2018-186 Blue-winged Warbler (1), 13-15 Oct 2018, Carpinteria Creek, SBA
    2018-055 Grace's Warbler (1), 24 May-29 Jul 2018, Bald Mountain Road near June Lake, MNO
    2018-078 Grace's Warbler (1), 15-28 Jul 18, Chilao Visitor Center, LA
    
    What kind of documentation should one submit to the CBRC Following are some guidelines for submitting media and written descriptions that will be useful for helping the
    CBRC evaluate records and archive documentation. Documentation may be submitted directly to the secretary via email ( secretary@... ), or by using the online submission form ( http://www.californiabirds.org/report_sighting.html ).
    
    Media: This includes photos, audio recordings, and video. Photographs are usually the most useful documentation for evaluating records. If you have reasonably good (=identifiable)
    photos, please submit them. If possible, please crop the photos before submission so that the bird fills most of the frame. Also, please send originals whenever possible, and not screenshots or back-of-camera photos. How many photos should you submit That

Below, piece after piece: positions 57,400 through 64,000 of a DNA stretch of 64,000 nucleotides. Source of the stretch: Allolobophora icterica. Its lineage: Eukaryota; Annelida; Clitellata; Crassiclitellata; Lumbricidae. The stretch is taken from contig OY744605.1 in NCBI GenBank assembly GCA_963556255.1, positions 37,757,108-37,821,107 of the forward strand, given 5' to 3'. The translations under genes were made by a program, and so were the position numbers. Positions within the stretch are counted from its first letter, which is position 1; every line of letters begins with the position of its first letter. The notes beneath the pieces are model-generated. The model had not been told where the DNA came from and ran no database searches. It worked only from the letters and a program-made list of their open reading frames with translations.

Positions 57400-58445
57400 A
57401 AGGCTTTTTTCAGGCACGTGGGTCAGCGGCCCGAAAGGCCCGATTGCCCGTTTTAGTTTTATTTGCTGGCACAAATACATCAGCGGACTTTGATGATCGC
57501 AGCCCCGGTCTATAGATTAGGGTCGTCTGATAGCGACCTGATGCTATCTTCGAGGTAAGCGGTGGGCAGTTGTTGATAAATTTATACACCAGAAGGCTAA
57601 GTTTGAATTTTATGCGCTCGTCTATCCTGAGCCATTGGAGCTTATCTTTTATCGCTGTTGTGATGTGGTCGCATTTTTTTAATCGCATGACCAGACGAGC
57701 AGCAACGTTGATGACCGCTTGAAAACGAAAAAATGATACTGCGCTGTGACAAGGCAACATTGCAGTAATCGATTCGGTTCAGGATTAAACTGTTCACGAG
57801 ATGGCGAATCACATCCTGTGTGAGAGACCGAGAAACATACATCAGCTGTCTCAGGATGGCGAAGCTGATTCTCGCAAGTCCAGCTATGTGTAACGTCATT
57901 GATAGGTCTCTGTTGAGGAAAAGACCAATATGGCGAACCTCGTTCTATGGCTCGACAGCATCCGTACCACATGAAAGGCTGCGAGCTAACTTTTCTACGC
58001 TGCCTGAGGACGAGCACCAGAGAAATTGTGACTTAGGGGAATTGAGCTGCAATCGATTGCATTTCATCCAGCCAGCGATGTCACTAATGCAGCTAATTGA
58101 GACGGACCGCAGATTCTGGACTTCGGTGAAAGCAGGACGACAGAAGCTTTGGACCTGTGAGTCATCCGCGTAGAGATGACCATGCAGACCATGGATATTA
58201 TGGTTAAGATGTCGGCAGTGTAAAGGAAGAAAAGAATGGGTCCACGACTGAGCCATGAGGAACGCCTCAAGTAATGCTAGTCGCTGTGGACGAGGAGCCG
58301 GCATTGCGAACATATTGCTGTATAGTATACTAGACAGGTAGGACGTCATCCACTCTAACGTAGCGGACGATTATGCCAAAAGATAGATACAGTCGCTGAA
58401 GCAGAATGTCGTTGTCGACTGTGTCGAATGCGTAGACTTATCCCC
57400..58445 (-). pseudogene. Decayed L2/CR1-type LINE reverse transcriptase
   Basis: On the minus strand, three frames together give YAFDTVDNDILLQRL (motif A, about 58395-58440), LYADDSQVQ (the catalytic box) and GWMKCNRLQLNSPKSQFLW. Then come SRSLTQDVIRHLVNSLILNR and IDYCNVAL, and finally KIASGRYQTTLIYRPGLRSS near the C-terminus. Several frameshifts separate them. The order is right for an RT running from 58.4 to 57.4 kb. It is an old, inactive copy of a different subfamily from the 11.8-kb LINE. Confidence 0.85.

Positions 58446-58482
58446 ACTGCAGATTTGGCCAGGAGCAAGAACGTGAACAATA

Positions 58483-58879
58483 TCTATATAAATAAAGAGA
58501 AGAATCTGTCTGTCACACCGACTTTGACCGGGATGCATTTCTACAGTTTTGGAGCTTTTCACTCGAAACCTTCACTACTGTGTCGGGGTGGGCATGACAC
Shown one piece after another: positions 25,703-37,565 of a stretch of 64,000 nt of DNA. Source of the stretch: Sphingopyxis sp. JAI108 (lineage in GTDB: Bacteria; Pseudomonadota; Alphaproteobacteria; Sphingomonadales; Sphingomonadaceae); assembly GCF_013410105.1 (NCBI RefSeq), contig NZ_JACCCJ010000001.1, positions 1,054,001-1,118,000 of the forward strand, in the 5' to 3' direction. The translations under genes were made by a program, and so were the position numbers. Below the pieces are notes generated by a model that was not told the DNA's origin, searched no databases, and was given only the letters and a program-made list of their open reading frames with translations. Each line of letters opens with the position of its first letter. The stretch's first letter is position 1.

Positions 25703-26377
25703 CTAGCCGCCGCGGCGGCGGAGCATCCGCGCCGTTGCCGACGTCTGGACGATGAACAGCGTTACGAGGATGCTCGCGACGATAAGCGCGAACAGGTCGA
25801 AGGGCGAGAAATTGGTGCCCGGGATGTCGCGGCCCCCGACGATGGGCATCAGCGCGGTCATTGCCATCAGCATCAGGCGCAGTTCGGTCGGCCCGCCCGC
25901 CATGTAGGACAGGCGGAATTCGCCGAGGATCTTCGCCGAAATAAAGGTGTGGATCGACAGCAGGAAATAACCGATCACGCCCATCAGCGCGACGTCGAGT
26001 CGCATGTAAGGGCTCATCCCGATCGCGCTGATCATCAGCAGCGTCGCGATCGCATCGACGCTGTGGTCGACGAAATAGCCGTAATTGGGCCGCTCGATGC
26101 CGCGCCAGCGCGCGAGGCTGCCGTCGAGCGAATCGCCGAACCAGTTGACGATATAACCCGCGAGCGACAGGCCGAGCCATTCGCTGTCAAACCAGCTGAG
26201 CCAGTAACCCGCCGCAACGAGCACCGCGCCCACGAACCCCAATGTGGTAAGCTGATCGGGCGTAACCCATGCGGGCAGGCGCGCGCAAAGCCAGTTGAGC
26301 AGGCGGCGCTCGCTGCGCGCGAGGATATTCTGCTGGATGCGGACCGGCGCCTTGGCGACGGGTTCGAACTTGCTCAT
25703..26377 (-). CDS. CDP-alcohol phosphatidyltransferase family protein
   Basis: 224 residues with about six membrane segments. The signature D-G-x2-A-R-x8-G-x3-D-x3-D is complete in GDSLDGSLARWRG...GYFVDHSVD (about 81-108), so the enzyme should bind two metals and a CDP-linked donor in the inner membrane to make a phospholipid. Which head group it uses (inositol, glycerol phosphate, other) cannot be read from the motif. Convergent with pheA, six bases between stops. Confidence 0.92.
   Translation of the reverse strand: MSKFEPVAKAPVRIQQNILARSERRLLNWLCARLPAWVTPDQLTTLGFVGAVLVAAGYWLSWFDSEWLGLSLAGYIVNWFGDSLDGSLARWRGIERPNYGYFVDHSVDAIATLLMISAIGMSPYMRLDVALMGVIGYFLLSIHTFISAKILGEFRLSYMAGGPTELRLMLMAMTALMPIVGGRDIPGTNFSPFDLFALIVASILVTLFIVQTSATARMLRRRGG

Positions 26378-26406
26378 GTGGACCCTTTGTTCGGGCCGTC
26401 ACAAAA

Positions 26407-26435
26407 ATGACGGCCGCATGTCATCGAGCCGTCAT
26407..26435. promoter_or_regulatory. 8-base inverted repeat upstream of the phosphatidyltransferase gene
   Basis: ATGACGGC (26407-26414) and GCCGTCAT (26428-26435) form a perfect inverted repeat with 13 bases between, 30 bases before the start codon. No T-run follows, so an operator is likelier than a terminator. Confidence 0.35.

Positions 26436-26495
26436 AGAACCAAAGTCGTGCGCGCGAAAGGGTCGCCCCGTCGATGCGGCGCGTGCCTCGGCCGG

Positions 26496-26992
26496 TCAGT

really depends on the record. If it is a long-staying rarity that is easily identifiable and seen by dozens of people, then a few photos (1-3 per person) are sufficient. If it is a mega-rarity that is difficult to identify and only seen by a one or few people,
    then send as many photos as possible that show the bird at different angles, postures, lighting, etc. Sometimes it is also useful to submit audio and/or video recordings of the bird, as some birds are more easily identified by their vocalizations. If relatively
    short, most audio recordings are small enough to be submitted via email; please submit those along with a brief note indicating the date and location of the recording. Large audio files and video files can be submitted by using a file sharing service; please
    contact the secretary if you need to submit a file that is too large for email.
    
    Written descriptions: Some written details should always be provided even the best photos should be accompanied by the name of the observer, the date, and the location,
    at a minimum. Sometimes a photo cant be obtained or vocalizations cant be recorded. In some cases, behaviors might be noted in the field that arent preserved well by photos. In these cases, it is helpful to submit a written description of the bird. Ideally,